I wish there was a way to check for just stand alone mice that have AES encryption.


In Logitech's case, it should be using AES encryption if it is using their "Advanced 2.4 GHz Technology" per this white paper:

http://www.logitech.com/images/pdf/roem/Logitech_Adv_24_Ghz_Whitepaper_BPG2009.pdf

That would seem to include this Logitech mouse with side buttons (cheapest option)...see "wireless system" item under specifications:

http://www.logitech.com/en-us/product/wireless-mouse-m510?crid=7

All the other more expensive "Unifying" non-gaming options also seem to use the "Advanced 2.4 GHz Technology". And none of their "straight" 2.4 GHz (i.e. non-unifying) mice have side buttons it seems.

And I will note that for Logitech's vulnerable devices, Logitech provided a firmware update as indicated by the link on the affected devices page (although the link is old and no longer works) and by this article:

https://threatpost.com/mousejack-attacks-abuse-vulnerable-wireless-keyboard-mouse-dongles/116402/

#8 smax013

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Posted 31 August 2016 - 08:33 PM

You won't need mouse encryption... you won't send a password via your mouse. The keyboard, however, should be encrypted.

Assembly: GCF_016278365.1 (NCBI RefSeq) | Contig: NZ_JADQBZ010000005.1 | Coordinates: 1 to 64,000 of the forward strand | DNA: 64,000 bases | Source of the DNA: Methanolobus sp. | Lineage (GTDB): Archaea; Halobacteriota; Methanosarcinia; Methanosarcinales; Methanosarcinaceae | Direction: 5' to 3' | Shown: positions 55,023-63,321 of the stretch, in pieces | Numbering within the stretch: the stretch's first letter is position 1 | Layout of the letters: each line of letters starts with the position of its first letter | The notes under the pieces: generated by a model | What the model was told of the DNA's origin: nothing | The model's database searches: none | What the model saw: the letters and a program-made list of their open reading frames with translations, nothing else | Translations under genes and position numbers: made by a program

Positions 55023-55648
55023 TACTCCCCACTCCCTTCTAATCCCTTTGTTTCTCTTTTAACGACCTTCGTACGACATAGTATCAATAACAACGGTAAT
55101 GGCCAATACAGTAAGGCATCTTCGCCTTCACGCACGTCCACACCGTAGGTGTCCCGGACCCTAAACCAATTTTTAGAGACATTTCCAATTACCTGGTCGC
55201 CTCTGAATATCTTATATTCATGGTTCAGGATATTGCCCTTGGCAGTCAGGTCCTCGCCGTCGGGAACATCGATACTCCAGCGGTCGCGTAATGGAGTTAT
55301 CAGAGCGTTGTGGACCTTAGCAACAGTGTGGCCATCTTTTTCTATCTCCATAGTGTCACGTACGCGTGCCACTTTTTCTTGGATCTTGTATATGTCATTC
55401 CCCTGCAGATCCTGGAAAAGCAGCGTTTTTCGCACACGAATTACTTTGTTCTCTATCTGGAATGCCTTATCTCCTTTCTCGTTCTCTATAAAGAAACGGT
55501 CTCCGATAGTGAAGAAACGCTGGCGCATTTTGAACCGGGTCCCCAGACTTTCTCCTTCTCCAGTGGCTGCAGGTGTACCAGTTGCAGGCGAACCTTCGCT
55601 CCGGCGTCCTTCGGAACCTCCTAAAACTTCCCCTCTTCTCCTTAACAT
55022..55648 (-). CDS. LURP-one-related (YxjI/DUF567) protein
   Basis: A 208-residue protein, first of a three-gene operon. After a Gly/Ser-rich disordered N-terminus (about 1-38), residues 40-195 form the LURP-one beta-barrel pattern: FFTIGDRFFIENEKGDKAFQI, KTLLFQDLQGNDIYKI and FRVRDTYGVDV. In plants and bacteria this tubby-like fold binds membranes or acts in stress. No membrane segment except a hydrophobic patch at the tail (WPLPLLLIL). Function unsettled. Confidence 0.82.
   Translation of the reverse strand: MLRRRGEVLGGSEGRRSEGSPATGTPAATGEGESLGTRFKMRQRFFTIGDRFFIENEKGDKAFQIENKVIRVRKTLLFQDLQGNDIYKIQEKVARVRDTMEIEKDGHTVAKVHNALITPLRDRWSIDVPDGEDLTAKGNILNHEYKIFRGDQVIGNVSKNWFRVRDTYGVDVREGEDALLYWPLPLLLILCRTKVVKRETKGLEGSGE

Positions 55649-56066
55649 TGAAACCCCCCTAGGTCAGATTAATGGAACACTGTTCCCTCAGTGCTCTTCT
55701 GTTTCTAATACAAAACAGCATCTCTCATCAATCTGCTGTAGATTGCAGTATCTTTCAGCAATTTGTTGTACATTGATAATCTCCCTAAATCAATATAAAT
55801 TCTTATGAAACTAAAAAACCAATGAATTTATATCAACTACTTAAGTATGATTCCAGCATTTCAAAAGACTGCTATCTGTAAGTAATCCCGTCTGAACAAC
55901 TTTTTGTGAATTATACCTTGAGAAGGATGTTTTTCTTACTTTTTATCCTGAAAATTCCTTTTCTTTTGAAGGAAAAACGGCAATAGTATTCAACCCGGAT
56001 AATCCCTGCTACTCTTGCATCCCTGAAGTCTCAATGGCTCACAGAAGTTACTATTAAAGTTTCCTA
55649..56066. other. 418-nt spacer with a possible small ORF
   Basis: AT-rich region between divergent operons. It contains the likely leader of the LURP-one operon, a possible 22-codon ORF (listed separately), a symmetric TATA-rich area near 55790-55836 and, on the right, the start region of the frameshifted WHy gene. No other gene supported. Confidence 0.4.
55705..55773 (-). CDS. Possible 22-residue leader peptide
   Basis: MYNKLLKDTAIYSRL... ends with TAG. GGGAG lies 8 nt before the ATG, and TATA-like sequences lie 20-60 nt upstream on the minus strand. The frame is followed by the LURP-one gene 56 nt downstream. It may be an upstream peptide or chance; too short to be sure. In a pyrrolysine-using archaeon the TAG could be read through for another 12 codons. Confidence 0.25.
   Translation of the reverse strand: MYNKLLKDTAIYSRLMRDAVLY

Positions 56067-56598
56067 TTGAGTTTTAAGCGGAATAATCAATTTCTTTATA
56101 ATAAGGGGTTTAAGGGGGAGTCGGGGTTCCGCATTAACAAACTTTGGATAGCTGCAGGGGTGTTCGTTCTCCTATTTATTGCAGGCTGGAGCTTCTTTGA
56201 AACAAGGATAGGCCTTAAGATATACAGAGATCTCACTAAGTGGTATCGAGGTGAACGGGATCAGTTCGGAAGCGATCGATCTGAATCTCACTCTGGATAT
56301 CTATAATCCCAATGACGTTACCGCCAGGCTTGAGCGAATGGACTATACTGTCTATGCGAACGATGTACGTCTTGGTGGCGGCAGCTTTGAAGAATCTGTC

In theory, a non-encrypted mouse that is vulnerable to Mousejack can be remotely hacked to allow at a minimum control of the mouse. But, it can also be used to send other "keystroke" commands to the computer through the wireless adapter that would allow more serious issues (a mouse is essentially just another HID device to Windows, so you can send keyboard commands through a mouse USB wireless dongle...this is essentially what mice programmable buttons are doing). And this can be done up to 100 m away from their testing.

You can read more here: https://www.mousejack.com

In reality, it is highly unlikely your run of the mill "normal" user has anything to worry about unless they have some specific reason to be targeted (i.e. pissed someone off). It is more of a concern for business use IMHO, especially business use in sensitive areas.

#9 bcmo

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Posted 31 August 2016 - 08:55 PM

Thank you all.

It's good to know that the Advanced 2.4 GHz Technology is AES encrypted.

 

In reality, it is highly unlikely your run of the mill "normal" user has anything to worry about...

Thanks. Good to know.